That leaves the L.A. Coliseum, which would be fine but for two things: First off, USC’s lease on the Coliseum only allows it to host one NFL team, which would be a problem if, say, both the Raiders and Chargers needed temporary homes while waiting for a new stadium to be completed. Second, it’s really hard to get a bidding war going with only one serious bidder, so any team wanting to bunk at the Coliseum temporarily likely just saw its prospective rent go up.

This probably isn’t enough to be more than a speed bump en route to a new L.A. NFL stadium (and team), but given that the finances of such a project already look shaky enough, you never know which is going to be the speed bump that breaks the camel’s back. (Yeah, I know the metaphor doesn’t really make sense, work with me here.) The fight to be the future home of the Raiders, Chargers, and Rams still seems like a battle that no one can possibly win — it’s one reason I don’t expect any resolution soon, but I guess we’ll get some hints, maybe, following the August owners’ meetings.

Missouri won’t disclose possible illegal Rams spending on grounds it’s getting sued for illegal Rams spending

What did St. Louis, which already has more Rams stadium lawsuits than anyone can keep track of, need most? Why, another lawsuit, of course:

The suit says the Dome authority is “attempting to avoid disclosure of records that would indicate the nature of planned public expenditures for a new football stadium,” and asks the court to force the Dome to hand them over.

The backstory, as explained in the above-linked St. Louis Post-Dispatch article: law professor John Ammann and former state rep Jeanette Mott Oxford, who are already suing over a bunch of other things around the proposed Rams deal, got curious as to whether the state-run dome authority was illegally spending money on a new stadium plan without a public vote. So they filed a public records request for all communications surrounding the stadium plan.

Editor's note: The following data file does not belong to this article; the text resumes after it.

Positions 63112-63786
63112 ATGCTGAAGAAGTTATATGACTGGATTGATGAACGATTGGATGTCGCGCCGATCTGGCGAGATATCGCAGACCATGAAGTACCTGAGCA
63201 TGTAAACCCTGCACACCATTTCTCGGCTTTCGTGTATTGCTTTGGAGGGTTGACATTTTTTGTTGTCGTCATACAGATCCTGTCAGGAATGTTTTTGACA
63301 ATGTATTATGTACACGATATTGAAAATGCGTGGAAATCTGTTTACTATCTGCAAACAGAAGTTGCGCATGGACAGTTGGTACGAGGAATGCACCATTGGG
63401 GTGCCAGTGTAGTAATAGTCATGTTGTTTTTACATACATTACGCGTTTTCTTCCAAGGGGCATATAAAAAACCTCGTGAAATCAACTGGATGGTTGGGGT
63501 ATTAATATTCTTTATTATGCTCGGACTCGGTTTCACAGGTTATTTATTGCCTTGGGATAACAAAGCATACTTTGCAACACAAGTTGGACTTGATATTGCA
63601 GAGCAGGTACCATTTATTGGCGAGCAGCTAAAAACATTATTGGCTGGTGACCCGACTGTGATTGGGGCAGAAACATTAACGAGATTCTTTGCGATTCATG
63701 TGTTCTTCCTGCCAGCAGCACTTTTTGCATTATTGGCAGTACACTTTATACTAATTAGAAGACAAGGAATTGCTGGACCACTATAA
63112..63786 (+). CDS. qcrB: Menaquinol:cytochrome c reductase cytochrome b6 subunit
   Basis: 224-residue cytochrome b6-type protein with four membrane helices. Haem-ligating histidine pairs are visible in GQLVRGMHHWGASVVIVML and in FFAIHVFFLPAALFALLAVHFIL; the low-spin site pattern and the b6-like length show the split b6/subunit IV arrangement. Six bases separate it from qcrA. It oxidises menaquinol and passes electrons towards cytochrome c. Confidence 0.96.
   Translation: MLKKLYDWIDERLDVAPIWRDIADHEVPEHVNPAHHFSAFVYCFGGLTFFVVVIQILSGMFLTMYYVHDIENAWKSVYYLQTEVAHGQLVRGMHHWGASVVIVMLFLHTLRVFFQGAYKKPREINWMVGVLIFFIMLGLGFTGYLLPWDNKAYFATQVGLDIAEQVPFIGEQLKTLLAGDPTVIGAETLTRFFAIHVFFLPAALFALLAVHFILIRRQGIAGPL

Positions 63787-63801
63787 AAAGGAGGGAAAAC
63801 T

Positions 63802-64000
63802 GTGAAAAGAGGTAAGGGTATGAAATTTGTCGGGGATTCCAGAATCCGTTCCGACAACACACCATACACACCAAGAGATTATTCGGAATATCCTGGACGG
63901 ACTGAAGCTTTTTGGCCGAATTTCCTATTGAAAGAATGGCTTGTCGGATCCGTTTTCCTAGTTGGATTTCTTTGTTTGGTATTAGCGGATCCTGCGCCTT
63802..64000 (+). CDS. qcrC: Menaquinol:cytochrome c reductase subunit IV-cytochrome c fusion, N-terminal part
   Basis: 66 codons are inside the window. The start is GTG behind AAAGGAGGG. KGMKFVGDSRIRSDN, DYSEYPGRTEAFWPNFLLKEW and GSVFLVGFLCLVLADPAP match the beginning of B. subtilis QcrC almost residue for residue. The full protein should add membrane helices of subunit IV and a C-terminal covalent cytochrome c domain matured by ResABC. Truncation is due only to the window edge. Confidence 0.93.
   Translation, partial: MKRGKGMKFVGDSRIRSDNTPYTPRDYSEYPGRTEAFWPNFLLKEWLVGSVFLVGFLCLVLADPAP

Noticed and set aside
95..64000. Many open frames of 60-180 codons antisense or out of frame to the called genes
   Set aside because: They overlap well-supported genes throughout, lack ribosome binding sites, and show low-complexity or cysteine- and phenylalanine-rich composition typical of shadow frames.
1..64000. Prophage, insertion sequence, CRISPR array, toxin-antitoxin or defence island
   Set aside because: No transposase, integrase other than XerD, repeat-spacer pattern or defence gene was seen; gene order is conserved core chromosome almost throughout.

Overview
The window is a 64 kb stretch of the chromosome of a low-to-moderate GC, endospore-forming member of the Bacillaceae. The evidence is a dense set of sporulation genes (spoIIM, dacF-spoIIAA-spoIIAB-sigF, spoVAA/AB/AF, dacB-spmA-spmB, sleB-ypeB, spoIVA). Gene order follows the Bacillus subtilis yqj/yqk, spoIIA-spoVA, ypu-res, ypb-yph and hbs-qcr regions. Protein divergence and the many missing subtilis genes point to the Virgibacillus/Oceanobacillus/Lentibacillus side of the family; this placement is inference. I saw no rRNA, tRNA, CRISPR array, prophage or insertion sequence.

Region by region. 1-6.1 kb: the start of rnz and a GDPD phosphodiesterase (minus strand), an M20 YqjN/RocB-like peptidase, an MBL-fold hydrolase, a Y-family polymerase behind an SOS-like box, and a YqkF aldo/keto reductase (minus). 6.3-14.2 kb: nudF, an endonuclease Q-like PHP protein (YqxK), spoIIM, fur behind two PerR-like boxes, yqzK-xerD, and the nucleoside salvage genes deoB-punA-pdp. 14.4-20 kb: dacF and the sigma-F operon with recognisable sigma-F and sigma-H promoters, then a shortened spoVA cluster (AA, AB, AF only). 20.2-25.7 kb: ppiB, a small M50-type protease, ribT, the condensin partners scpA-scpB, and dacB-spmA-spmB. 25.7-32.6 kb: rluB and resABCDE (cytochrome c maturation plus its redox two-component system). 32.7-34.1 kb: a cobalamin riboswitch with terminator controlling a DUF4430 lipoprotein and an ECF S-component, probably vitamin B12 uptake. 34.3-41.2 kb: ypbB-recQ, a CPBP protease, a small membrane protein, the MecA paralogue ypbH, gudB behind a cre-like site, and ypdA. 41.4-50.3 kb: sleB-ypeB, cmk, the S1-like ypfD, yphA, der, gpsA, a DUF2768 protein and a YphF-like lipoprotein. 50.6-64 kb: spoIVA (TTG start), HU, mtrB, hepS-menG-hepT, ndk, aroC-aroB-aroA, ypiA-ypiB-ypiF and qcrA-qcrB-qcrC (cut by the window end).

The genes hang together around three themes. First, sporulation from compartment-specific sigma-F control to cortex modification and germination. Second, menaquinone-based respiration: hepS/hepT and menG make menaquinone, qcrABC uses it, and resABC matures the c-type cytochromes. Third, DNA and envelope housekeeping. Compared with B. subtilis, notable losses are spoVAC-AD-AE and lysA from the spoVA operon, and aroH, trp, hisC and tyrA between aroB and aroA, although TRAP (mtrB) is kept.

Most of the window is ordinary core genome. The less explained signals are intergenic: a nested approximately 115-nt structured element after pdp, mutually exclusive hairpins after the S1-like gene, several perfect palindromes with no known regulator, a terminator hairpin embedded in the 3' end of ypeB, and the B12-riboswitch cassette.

At which point the dome authority said it couldn’t turn any of them over because of — you can’t make this stuff up — “pending litigation,” citing one of the other suits it’s facing, this one from several state legislators, over illegally spending money on a Rams stadium. And promptly got sued again, this time by Ammann and Oxford. It’s not quite the classic definition of chutzpah, but it’s close.


St. Louis countersues Missouri to block Rams stadium, hopes to actually lose?

The city of St. Louis has countersued against the state of Missouri’s suit claiming that it doesn’t need the city’s permission to build a new Rams stadium with public money. The new counterclaim says that not only does an existing city law apply that requires a public vote on any new stadium expenditure, but the state stadium authority doesn’t have the right to build a stadium where it wants to anyway:

The state law that allowed for the building of the Jones Dome — and is being used to authorize construction of a new stadium — required the dome to be located “adjacent to an existing convention facility,” the counterclaim says.

But the proposed new stadium, the city’s filing argues, is “located on the other side of a road” from the America’s Center and the Jones Dome, where the city currently hosts conventions.